See Joint Chiefs of Staff document: “U.S. Radar – Operational Characteristics of Radar Classified by Tactical Application” FTP 217, 1 Aug 1943.
    Read the rest of this entry »

    Posted in History, Military Affairs | 6 Comments »

    Military Rites, Practices and Legends – Dining Out

    Posted by Sgt. Mom on 3rd April 2014 (All posts by )

    (Herewith for a Friday, from my archive of military posts, an examination of the custom of ‘Dining Out’. This came from long-ago archives of The Daily Brief, when I was attempting to educate the general readership on some arcane practices and traditions in the military. Many of the essays are collected in Air Force Daze – including this one.)

    Every once in a while an Air Force unit or organization takes it into their head to hold a formal “dining in” or “dining out”, to mark an anniversary, host a very important visitor, or mark a singular event. The formal rituals of this event goes back to the misty pre-history of the USAF, before the glorious day when it was established as a separate and co-equal service, when US Army Air Corps commanders in Britain during World War II noted the pomp and circumstance of RAF formal mess dinners, and wished to adapt some instant but awe-inspiring traditions for their own service. Legends have it that the first formal “dining in/dining out” events were very closely modeled on the RAF model, but as the Army Air Corps evolved into the US Army Air Force, and then into the US Air Force, so did the formal mess dinner. It continues evolving, or mutating to this present day, to a form warped out of all recognition to the originators, in response to changing circumstances and societal preferences.
    Read the rest of this entry »

    Posted in History, Human Behavior, Humor, Military Affairs | 8 Comments »

    Counting the Blessings

    Posted by Sgt. Mom on 7th August 2013 (All posts by )

    Among the blessing that is about biggest in my inventory of them – aside from finishing out my final military tour in Texas, which I didn’t much like at the time, since it was third on my list of choices. Dammit, the personnel who dictated broadcaster assignments were supposed to turn themselves inside out, giving retiring broadcasting personnel their first choice of a final assignment location since they could then do things like buy a house and work up local connections to facilitate the post-retirement second career which the customary long stretches of overseas/remote duty tours usually didn’t allow an opportunity to do. It turned out for the best, although I certainly didn’t see it so at the time. The main thing is that not only am I now glad that I am retired and long past being recalled to active duty (like they couldn’t get enough military broadcaster talent that they have to recall a slightly overweight lady of certain age) but I am glad that Blondie is also long past recall. And that she didn’t sign up for Reserve duty, either.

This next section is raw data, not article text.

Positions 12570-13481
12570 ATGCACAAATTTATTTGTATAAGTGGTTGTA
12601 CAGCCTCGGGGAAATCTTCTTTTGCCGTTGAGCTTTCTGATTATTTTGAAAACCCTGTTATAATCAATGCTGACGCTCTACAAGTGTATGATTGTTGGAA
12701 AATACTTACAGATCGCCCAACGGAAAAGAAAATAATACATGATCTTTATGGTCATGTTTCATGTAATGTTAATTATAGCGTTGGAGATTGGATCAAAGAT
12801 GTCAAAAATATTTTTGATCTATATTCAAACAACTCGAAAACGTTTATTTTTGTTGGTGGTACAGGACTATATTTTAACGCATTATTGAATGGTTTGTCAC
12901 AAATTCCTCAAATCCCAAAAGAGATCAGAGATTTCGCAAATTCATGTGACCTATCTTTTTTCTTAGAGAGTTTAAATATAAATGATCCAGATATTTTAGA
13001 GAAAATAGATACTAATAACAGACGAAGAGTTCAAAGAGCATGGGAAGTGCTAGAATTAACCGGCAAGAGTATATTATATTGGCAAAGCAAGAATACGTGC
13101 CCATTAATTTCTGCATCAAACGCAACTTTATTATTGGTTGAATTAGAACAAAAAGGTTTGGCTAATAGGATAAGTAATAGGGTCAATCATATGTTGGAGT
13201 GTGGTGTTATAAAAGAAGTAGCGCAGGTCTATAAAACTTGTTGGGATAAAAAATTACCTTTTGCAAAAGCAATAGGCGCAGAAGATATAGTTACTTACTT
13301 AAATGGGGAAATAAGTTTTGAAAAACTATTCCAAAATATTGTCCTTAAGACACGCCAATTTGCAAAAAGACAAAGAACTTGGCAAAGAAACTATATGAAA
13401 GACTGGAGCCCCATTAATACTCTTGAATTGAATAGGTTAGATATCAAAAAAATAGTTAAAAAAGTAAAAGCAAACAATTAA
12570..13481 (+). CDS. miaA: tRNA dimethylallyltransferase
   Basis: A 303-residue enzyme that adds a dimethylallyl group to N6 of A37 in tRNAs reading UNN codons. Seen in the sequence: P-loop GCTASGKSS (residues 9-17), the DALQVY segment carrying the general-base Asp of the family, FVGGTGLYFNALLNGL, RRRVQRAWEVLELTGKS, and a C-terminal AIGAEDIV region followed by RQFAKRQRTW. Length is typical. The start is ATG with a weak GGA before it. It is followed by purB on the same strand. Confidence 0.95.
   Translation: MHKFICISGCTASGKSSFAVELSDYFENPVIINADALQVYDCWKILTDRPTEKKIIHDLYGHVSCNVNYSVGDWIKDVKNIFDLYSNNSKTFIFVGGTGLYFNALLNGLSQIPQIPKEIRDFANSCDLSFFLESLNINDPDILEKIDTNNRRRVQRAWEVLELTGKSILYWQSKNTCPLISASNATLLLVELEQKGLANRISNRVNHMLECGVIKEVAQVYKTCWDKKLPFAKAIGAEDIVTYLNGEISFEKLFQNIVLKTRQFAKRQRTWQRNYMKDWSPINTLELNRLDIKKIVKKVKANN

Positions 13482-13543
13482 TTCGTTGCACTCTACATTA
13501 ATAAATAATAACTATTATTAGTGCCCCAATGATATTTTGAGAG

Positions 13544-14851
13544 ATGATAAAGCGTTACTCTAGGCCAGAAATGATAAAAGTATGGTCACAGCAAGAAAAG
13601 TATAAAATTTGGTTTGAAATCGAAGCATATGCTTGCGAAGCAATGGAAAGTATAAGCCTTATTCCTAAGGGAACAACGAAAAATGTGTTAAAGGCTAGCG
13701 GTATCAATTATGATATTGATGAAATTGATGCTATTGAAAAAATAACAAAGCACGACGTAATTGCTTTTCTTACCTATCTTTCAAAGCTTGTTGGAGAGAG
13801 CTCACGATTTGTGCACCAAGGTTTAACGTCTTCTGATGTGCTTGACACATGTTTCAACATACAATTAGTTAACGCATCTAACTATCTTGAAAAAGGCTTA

Read the rest of this entry »

    Posted in Afghanistan/Pakistan, Christianity, Conservatism, National Security, Personal Narrative | 5 Comments »

    “From time to time we get asked about the image SWJ and SWC uses in the upper left hand corner of all the main pages… “

    Posted by onparkstreet on 5th September 2009 (All posts by )

    From time to time we get asked about the image SWJ and SWC uses in the upper left hand corner of all the main pages… The image is called Tracking Bin Laden and was painted by U.S. Army Center of Military History, Museum Division’s staff artist Sergeant First Class Elzie Ray Golden, US Army. – SWJ

    I like the painting titled ‘The Hizara Province’ (at the link) – especially the use of color and the depiction of light. Some of the other paintings are, frankly, a little too intense for me (also, kind of disturbing) but that is the nature of the subject…..

    Posted in Military Affairs | 1 Comment »

    The Greatest General

    Posted by Smitten Eagle on 14th May 2008 (All posts by )

    There has been quite a discussion on the nature of scholarship and generalship here, here, here, and here. Much of the discussion related to the utility of having a corpus of military history knowledge, and on the utility of having our military professionals and foreign policy wonks reading that corpus.

    It might be instructive to see who we think is worthy of making our collective list. List in hand, we might be able to deduce a few defining qualities that make for superior generalship, and whether the victor in battle is also the scholar.

    Read the rest of this entry »

    Posted in Education, History, International Affairs, Military Affairs, War and Peace | 33 Comments »